and a balance of hardships that tips sharply towards the
plaintiff can support issuance of a preliminary injunction,
so long as the plaintiff also shows that there is a
likelihood of irreparable injury and that the injunction is
in the public interest.' ” Arc of Cal. v.
Douglas, 757 F.3d 975, 983 (9th Cir. 2014) (quoting
All. for the Wild Rockies v. Cottrell, 632 F.3d
1127, 1135 (9th Cir. 2011)).
considerations may apply to injunctive relief within the
prison context. First, a more stringent standard applies
where a party seeks affirmative relief. Ordinarily,
preliminary injunctive relief aims to preserve the status quo
pending a determination of the case on the merits. Sierra
Forest Legacy v. Rey, 577 F.3d 1015, 1023 (9th Cir.
2009). When “a party seeks mandatory preliminary relief
that goes well beyond maintaining the status quo pendente
lite, courts should be extremely cautious about issuing a
preliminary injunction.” Martin v. Int'l
Olympic Comm., 740 F.2d 670, 675 (9th Cir. 1984).
Thus, mandatory preliminary relief is only warranted where
both the facts and the law clearly favor the moving party and
“extreme or very serious damage will result.”
Anderson v. United States, 612 F.2d 1112,
1115 (9th Cir. 2009) (internal quotation omitted). Second,
the Prison Litigation Reform Act (“PLRA”)
provides that, with regard to prison conditions,
[p]reliminary injunctive relief must be narrowly drawn,
extend no further than necessary to correct the harm the
court finds requires preliminary relief, and be the least
intrusive means necessary to correct that harm. The court
shall give substantial weight to any adverse impact on public
safety or the operation of a criminal justice system caused
by the preliminary relief and shall respect the principles of
comity . . . in tailoring any preliminary relief.
18 U.S.C. § 3626(a)(2). Therefore, the PLRA
“operates simultaneously to restrict the equity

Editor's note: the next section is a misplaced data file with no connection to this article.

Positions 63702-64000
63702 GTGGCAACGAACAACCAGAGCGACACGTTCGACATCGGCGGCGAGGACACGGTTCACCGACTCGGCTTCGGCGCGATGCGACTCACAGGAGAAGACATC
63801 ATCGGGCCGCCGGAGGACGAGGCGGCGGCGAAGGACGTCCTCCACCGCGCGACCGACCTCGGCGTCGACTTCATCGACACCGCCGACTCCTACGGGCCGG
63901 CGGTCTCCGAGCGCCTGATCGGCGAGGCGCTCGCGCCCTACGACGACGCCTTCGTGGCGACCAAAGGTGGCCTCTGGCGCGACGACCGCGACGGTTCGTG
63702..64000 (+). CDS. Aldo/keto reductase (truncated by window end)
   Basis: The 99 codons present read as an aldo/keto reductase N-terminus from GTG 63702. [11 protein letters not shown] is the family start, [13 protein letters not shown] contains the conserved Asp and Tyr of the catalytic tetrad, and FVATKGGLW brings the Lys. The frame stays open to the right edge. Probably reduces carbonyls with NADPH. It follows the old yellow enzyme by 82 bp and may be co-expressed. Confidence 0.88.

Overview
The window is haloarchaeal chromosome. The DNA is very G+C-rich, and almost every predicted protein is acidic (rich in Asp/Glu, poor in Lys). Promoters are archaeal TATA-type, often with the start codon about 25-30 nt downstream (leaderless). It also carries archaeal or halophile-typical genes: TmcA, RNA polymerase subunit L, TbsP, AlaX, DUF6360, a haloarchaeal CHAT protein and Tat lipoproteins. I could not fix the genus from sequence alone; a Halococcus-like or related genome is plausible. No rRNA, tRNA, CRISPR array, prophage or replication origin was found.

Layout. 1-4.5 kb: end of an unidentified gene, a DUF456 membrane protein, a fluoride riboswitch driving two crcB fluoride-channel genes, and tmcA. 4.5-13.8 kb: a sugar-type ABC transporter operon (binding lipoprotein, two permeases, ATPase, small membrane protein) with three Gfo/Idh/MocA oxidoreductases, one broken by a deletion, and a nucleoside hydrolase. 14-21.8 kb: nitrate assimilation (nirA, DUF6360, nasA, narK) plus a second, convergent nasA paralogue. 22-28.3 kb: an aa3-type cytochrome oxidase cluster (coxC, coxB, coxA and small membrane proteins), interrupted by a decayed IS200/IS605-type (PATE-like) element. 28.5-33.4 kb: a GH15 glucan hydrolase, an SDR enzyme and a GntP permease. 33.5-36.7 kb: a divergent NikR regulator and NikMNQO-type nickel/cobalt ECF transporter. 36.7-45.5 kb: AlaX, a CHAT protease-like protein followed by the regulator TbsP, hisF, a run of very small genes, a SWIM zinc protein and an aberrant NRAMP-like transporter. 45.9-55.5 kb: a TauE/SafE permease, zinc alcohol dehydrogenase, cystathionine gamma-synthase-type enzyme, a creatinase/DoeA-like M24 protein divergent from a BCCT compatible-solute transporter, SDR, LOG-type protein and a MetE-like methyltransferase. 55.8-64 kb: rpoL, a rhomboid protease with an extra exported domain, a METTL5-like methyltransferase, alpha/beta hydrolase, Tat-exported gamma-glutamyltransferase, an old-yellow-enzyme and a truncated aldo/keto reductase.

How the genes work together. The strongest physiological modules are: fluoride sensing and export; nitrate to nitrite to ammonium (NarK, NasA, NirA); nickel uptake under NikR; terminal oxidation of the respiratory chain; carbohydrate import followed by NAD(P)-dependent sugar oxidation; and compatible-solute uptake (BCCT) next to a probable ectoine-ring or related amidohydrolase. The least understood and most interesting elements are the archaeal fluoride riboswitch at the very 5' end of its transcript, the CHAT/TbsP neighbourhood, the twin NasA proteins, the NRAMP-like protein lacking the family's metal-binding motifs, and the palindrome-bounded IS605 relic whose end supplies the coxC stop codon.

jurisdiction of federal courts and to protect the bargaining
power of prison administrators-no longer may courts grant or
approve relief that binds prison administrators to do more
than the constitutional minimum.” Gilmore v.
California, 220 F.3d 987, 999 (9th Cir. 2000).
Tice has not met this standard. Although he has stated a
claim for denial of medical care, he provided no evidence to
demonstrate a likelihood of success on the merits. Moreover,
Mr. Tice is seeking a transfer of his incarceration to a
hospital. He has not presented sufficient evidence for the
Court to justify a preliminary injunction which would have a
significant adverse impact on public safety and the operation
of the criminal justice system.
on the foregoing, the Court issues the following:
Pursuant to Fed.R.Civ.P. 4(d), the Court will request
Defendant Kohut to waive service of summons of the Complaint
by executing, or having counsel execute, the Waiver of
Service of Summons. The Waiver must be returned to the Court
within 30 days of the entry date of this Order as reflected
on the Notice of Electronic Filing. If Defendant Kohut
chooses to return the Waiver of Service of Summons, his
answer or appropriate motion will be due within 60 days of
the entry date of this Order as reflected on the Notice of
Electronic Filing, pursuant to Fed.R.Civ.P. 12(a)(1)(B).
See also 42 U.S.C. § 1997e(g)(2).
Clerk of Court shall e-mail the following documents to Legal
Counsel for the Montana Department of Corrections:
* Complaint (Doc. 2);
* Amended Complaint (Doc. ...